Daily News Editorial
A generation or so ago, most mothers did not work outside the home. Two generations ago, it was common for the elderly to stay in the homes of relatives until the end of their lives.
Now we have daycares and preschools to handle the duties of working mothers and assisting living and longterm care facilities to care for seniors.
As the roles of the extended and nuclear family changed, so has the cost of paying for those changes. Young families now find themselves paying a substantial amount of money for daycare while Baby Boomers are seeing their inheritance go for longterm care.
The entire concept of transfer of wealth in our country is changing. Either the family inheritance is expended for longterm care, or the government, meaning the taxpayers, pick up the cost through Title XIX programs.
While preschool and early childhood programs can largely be deemed a resounding success, our longterm care system is severely broken. Care facilities are capped at what they can bill for Title XIX patients, so they too are feeling the pinch.
In less than 20 years, our longterm care facilities will start to fill with Baby Boomers, those born just after World War II. If we think we have a problem now, just wait.
A little investment now in preventive medicine, home health care and Alzheimer’s research could go far toward preventing a major crisis in longterm care. The fewer people that have to go into longterm care, the easier it will be for taxpayers to continue to support the system.
Daily News Editorial
Wow, what a game!
The Armstrong-Ringsted Mustangs should be nothing but proud after Friday’s state championship football game against Lenox.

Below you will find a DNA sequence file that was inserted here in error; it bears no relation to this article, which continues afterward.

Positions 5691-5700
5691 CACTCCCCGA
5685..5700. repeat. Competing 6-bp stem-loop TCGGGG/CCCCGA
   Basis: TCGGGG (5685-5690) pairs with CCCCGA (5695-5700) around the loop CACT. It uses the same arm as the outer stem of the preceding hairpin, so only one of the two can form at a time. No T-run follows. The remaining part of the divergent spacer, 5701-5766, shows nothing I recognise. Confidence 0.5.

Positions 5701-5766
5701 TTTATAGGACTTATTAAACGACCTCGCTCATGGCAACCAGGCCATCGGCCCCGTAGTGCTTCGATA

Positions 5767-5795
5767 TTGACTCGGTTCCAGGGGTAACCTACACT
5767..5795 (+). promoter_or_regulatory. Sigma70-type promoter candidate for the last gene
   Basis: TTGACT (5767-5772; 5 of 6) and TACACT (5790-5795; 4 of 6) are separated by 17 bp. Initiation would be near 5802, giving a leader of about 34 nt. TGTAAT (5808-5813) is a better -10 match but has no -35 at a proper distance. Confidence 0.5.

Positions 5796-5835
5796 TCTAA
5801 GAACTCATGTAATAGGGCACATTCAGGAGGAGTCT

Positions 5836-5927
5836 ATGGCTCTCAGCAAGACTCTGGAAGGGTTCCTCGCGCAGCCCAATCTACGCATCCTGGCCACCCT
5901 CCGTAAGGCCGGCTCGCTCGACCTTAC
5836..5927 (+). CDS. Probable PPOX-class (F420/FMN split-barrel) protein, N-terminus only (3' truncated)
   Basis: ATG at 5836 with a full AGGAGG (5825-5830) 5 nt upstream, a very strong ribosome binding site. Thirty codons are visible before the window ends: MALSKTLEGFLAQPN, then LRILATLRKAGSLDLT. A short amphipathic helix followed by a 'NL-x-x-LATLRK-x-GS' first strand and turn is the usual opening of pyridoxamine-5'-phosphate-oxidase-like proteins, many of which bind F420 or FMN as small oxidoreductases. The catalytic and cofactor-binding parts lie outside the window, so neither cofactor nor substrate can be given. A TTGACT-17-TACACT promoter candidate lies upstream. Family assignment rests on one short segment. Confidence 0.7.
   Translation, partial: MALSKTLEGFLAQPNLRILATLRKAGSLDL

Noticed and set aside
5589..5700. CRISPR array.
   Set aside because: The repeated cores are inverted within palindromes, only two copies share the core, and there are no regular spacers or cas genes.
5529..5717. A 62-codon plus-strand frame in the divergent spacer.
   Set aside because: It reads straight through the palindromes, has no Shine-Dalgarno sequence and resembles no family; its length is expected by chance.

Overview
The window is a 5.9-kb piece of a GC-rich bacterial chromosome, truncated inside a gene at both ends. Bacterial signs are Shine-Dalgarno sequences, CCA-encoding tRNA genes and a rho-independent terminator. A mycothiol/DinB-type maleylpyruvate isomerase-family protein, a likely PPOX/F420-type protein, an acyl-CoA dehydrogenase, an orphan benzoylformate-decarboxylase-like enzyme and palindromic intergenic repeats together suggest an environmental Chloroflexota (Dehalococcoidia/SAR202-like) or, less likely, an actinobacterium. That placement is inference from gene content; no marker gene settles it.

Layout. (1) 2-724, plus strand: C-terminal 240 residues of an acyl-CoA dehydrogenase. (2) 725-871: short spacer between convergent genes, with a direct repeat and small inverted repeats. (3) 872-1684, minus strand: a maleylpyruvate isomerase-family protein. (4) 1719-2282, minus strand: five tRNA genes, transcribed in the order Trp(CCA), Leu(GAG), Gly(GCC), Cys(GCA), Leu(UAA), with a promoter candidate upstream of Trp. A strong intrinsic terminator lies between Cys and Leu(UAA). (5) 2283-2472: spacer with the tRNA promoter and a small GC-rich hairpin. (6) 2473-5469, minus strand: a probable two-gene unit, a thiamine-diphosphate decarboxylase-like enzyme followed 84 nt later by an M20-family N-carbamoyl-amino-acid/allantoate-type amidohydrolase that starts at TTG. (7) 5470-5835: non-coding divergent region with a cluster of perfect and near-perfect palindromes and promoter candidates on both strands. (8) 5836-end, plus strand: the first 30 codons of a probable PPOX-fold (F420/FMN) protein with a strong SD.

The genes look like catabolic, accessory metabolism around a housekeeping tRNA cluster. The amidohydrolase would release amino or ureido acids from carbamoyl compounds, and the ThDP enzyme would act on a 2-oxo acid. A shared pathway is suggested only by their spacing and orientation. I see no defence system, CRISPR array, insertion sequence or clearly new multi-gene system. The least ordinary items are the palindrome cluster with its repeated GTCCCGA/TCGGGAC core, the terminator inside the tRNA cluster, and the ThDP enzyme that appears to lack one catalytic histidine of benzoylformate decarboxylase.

The Mustangs came roaring back from behind to hold the lead, but a late touchdown by Lenox narrowly gave the opposing team the victory.
Taking second place in the state football championship for two years in a row is quite an accomplishment.
It’s great to see such a fantastic football program coming out of Emmet County. And one thing A-R players need to remember is that the entire county was behind them.
Congratulations again, Mustangs!
Today marks the 45th anniversary of the assassination of America’s 35th president, John Fitzgerald Kennedy.
Anyone who was alive at the time remembers exactly what he or she was doing shortly after 12:30 p.m. Central Standard Time on Friday, Nov. 22, 1963.
The Warren Commission report came to the conclusion that Lee Harvey Oswald acted alone in killing the president. Oswald had been only briefly in police custody when he was assassinated by Jack Ruby.
In today’s Daily News, we interviewed a number of local residents about their memories of that tragic day and its aftermath.
Many believe that the American national mood, indeed, the American consciousness, was changed forever after the Kennedy assassination. The energy and optimism of the 1950s seemed dashed by Kennedy’s assassination.
Still, the hope for the future Kennedy so eloquently expressed in his inaugural address can give us hope in our own time:
“Ask not what your country can do. Ask what you can do for your country.”